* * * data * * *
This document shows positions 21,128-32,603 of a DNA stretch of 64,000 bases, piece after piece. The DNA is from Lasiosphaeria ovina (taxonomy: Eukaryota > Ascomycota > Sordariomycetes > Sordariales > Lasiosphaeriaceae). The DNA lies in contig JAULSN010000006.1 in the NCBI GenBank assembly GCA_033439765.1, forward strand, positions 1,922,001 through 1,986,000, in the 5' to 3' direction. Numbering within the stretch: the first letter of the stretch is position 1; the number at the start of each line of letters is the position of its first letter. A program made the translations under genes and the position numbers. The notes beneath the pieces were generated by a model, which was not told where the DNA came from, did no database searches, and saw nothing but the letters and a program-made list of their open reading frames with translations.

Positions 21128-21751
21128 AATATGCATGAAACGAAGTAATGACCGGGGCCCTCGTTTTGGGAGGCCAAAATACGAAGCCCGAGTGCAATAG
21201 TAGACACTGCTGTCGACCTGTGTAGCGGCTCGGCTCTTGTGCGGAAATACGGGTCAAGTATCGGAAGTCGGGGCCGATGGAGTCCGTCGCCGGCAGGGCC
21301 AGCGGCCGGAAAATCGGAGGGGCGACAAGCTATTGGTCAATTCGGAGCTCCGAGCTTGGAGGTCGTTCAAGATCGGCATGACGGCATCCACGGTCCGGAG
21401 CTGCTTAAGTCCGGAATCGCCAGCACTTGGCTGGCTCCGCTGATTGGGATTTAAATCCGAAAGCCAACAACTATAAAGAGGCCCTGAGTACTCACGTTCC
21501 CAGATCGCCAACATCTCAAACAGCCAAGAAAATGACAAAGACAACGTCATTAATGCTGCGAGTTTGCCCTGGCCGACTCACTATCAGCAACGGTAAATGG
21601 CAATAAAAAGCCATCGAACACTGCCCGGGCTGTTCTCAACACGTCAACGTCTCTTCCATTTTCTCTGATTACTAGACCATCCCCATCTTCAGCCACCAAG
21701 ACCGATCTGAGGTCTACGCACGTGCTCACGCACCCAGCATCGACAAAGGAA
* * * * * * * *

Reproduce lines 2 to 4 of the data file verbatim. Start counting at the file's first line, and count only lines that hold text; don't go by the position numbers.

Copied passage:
Positions 21128-21751
21128 AATATGCATGAAACGAAGTAATGACCGGGGCCCTCGTTTTGGGAGGCCAAAATACGAAGCCCGAGTGCAATAG
21201 TAGACACTGCTGTCGACCTGTGTAGCGGCTCGGCTCTTGTGCGGAAATACGGGTCAAGTATCGGAAGTCGGGGCCGATGGAGTCCGTCGCCGGCAGGGCC